Houston's Leading Local News: Weather, Traffic, Sports and more | Houston, Texas | KHOU.com

Caught on camera: School buses running red lights

The buses were caught running red across the Greater Houston area, leading some parents to question the safety of their children.

The rules of the road are simple enough.

Green means go. Red means stop.

But some yellow school bus drivers around Greater Houston simply don’t get it.

Over the past two school years, KHOU 11 Investigates found three-dozen red-light tickets were issued to bus drivers at three separate school districts.

They were caught on camera by the photo enforcement programs in the cities of Humble, Tomball and Sugar Land, where students attend Humble, Tomball and Fort Bend independent school districts.

Much of the video footage shows buses rolling through various intersections after the stoplight clearly turned red. In other cases, violations were issued for making a turn on a red light when prohibited.

It happened in broad daylight after school let out as well before sunrise on the way to school—when it’s potentially even more dangerous.

“Wow, that’s very scary,” parent Selena Showers said, whose son attends Meadows Elementary School in the Fort Bend Independent School District. “It doesn’t make me feel safe about him riding the bus; it makes me want to go ahead and drop him off at school and pick him up.”

After watching several of the red-light ticket videos, Showers and other parents said they worry about an accident from cross traffic.

“People just like to go when the light turns green, so for (bus drivers) to run it, it’s not safe,” parent Brittany Herron said.

Parent Gul Aley added: “By just looking at it, it’s devastating because the pedestrians, the other cars, the children’s lives, they’re at risk.”

Close Calls

There were some close calls shown in the red light camera footage. At West Airport Boulevard and Eldridge Road in Sugar Land, a school bus making a left turn on red appeared to cut off a pedestrian crossing the street.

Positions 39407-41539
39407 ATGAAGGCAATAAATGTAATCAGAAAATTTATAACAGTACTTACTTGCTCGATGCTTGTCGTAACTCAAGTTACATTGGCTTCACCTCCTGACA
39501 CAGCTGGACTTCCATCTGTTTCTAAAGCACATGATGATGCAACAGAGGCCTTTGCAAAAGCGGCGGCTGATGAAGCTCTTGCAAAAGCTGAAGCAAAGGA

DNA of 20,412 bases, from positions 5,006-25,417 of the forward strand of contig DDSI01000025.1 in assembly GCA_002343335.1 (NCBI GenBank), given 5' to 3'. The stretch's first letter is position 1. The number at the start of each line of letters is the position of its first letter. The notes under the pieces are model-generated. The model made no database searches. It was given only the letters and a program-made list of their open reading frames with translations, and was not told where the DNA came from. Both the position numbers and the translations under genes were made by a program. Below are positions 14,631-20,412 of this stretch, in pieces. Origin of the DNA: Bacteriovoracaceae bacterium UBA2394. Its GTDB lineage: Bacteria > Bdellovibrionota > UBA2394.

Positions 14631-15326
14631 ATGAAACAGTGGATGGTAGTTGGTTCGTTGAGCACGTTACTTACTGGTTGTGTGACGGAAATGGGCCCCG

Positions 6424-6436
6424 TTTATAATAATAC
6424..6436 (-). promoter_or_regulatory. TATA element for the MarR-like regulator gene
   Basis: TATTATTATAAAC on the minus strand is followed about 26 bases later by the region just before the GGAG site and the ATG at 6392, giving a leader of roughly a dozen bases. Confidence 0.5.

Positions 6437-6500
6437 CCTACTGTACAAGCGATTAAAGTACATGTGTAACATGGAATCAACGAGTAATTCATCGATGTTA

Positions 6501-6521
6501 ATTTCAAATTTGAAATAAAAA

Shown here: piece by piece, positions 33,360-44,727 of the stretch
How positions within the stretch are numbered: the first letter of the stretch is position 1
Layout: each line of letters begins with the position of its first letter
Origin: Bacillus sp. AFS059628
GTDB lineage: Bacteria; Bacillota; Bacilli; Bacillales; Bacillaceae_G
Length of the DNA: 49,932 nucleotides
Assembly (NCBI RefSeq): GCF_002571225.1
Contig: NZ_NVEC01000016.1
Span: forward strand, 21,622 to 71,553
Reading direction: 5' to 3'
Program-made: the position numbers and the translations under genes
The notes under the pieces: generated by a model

At University Boulevard and Elkins Road, three school buses crossed the intersection on a changing yellow light, followed by a fourth bus that blew through the red.

“I’m really shocked,” Showers said. “You have children on the bus, you have a huge responsibility.”

KHOU 11 Investigates requested records for school years 2016-2017 and 2017-2018 from the four independent school districts with bus routes in red-light camera jurisdictions.

Tomball ISD drivers were issued one ticket. Humble ISD drivers were issued 10 tickets, and bus drivers in Fort Bend ISD were issued a total of 26 tickets. The fourth district in a red-light camera jurisdiction, Magnolia ISD, didn’t have any tickets issued to bus drivers during that time.

How Drivers are Disciplined

All the school districts that were issued red-light tickets require their drivers to pay the $75 fine.

A spokesperson for Humble ISD said two of its drivers received a written reprimand. According to Jamie Mount, director of public communications, the district also strengthened its disciplinary procedures this year. The first citation will result in a one-day suspension without pay and the second citation carries a three-day unpaid suspension. Drivers who receive a third citation will be terminated.

“Drivers are expected to drive in a safe and lawful manner at all times,” Mount said. “We expect excellence.”

Tomball ISD would not disclose if it disciplined any red-light-running drivers because “that would violate privacy,” according to Allison McClain, director of communications and marketing.

A red light camera catches a school bus running a red light.

A spokesperson for Fort Bend ISD said it has disciplined drivers for receiving red-light tickets but the district would not elaborate on the type of discipline meted out “due to privacy concerns.”

In general terms, Fort Bend ISD’s disciplinary policy ranges from a verbal or written warning, or suspension or termination for egregious offenses according to Amanda Bubela, director of external communications and media relations.

Bubela said safety is always the number one priority at Fort Bend ISD. She added that the district has more than 500 bus drivers who drove approximately 4.5 million miles during the past two school years.

“While no violation is acceptable, we recognize that these infractions are not representative of all drivers and the role they play getting our children safely to school,” Bubela said.

More: Does your kid's school bus have air conditioning?

Fort Bend ISD did confirm that two of its drivers received two red-light tickets each over the past two years. The district would not address if it took disciplinary action in those cases.

“I think we should have a right to know about that,” parent Joanna Hernandez said. “If somebody’s driving and not stopping at the lights on the light, that means there’s people that should not even be driving a bus.”

Follow Jeremy Rogalski and Tina Macias on Twitter.